Customer Reviews for

The Mercury Visions of Louis Daguerre

Average Rating 4
( 4 )
Rating Distribution

5 Star


4 Star


3 Star


2 Star


1 Star


Your Rating:

Your Name: Create a Pen Name or

Barnes & Review Rules

Our reader reviews allow you to share your comments on titles you liked, or didn't, with others. By submitting an online review, you are representing to Barnes & that all information contained in your review is original and accurate in all respects, and that the submission of such content by you and the posting of such content by Barnes & does not and will not violate the rights of any third party. Please follow the rules below to help ensure that your review can be posted.

Reviews by Our Customers Under the Age of 13

We highly value and respect everyone's opinion concerning the titles we offer. However, we cannot allow persons under the age of 13 to have accounts at or to post customer reviews. Please see our Terms of Use for more details.

What to exclude from your review:

Please do not write about reviews, commentary, or information posted on the product page. If you see any errors in the information on the product page, please send us an email.

Reviews should not contain any of the following:

  • - HTML tags, profanity, obscenities, vulgarities, or comments that defame anyone
  • - Time-sensitive information such as tour dates, signings, lectures, etc.
  • - Single-word reviews. Other people will read your review to discover why you liked or didn't like the title. Be descriptive.
  • - Comments focusing on the author or that may ruin the ending for others
  • - Phone numbers, addresses, URLs
  • - Pricing and availability information or alternative ordering information
  • - Advertisements or commercial solicitation


  • - By submitting a review, you grant to Barnes & and its sublicensees the royalty-free, perpetual, irrevocable right and license to use the review in accordance with the Barnes & Terms of Use.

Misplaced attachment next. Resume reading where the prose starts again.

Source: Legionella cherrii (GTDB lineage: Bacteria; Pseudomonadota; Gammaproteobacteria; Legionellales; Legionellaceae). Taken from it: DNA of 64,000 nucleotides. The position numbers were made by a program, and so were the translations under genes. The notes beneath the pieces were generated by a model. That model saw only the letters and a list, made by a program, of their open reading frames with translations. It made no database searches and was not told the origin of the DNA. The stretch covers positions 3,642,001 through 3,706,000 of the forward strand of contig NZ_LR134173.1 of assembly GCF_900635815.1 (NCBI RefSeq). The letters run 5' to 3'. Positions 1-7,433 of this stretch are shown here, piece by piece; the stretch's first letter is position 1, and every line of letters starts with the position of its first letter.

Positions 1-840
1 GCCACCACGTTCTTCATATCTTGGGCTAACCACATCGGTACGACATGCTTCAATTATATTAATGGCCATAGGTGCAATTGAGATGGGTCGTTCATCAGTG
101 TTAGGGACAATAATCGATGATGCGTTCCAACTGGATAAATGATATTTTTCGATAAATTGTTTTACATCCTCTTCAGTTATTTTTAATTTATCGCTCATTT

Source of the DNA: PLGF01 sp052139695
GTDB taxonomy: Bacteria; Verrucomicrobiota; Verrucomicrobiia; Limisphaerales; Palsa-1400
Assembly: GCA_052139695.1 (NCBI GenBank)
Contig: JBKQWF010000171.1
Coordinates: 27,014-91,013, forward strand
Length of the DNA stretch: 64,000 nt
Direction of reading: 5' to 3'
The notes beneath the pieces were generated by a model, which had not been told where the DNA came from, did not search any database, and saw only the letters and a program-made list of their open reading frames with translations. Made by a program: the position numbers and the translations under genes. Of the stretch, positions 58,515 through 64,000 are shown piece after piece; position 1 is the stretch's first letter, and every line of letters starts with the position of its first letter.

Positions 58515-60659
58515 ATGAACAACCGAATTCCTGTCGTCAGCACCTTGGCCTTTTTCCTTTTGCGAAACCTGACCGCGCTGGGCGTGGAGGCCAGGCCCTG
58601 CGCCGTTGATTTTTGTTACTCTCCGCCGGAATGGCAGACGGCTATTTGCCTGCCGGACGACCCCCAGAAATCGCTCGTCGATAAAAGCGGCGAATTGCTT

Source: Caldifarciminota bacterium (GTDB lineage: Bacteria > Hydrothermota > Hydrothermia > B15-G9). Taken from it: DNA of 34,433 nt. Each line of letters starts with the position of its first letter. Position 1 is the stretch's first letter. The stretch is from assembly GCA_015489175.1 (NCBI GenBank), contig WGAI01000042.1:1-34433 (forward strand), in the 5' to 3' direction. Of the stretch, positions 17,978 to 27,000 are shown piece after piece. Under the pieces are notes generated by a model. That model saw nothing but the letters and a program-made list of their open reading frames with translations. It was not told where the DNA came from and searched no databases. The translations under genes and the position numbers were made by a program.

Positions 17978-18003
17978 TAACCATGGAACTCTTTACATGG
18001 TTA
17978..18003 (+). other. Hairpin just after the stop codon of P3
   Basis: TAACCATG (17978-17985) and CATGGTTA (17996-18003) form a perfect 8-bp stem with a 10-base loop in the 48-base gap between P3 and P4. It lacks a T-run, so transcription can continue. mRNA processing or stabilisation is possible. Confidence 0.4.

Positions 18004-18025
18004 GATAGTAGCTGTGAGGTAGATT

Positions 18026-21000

• - Barnes & reserves the right not to post any review -- particularly those that do not follow the terms and conditions of these Rules. Barnes & also reserves the right to remove any review at any time without notice.
  • - See Terms of Use for other conditions and disclaimers.
Search for Products You'd Like to Recommend

Recommend other products that relate to your review. Just search for them below and share!

Create a Pen Name

Your Pen Name is your unique identity on It will appear on the reviews you write and other website activities. Your Pen Name cannot be edited, changed or deleted once submitted.

Your Pen Name can be any combination of alphanumeric characters (plus - and _), and must be at least two characters long.

Continue Anonymously
Sort by: Showing 1 review with 5 star rating   See All Ratings
Page 1 of 1
  • Posted February 2, 2009

    more from this reviewer


    While French artist and scientist Louis Daguerre is recognized for his invention of the daguerreotype photographic process, his life was the stuff of great drama. He was, indeed, a founding father of photography yet his battle for that honor was hard won, as he had to fight to protect his patent. However, that struggle was a small price compared to the physical effects of the pursuit of his passion. Daguerre exposed himself to mercury vapors, a necessity to engrave the images on a plate. The danger was that he could not avoid some exposure to mercury poisoning, which was eventually his downfall. The great man became delusional, convinced that the end of the world was near - as soon as a year. We hear: ''When the vision came, he was in the bathtub. After a decade of using mercury vapors to cure his photographic images, Louis Daguerre's mind had faltered¿a pewter plate left too long on this cold evening of 1846, he felt a strange calm. Outside, a light snow was falling and a vaporous blue dusk seemed to be rising out of the Seine. ' Then, he made a list of what needed to be photographed before it was too late. His choices were a beautiful nude woman, the sun, the moon, the perfect Paris boulevard, a pastoral scene, galloping horses, a perfect apple, a flower, the king of France, and Isobel Le Fournier. (A woman Daguerre loved) Smith is masterful as he traces Daguerre's descent into madness. This is a bravura debut novel, outstanding not only for the history of photography but for its psychological aspects and picture of mid nineteenth century Paris. Although born in New England actor Stephen Hoye spent much of his professional life in London. Many will remember him for his Audie winning narration of Rich Dad, Poor Dad. He really comes to the fore with this story, imbuing it with a stage trained actor's resonant voice and skillfully persuasive phrasing. Highly recommended. - Gail Cooke

    Was this review helpful? Yes  No   Report this review
Sort by: Showing 1 review with 5 star rating   See All Ratings
Page 1 of 1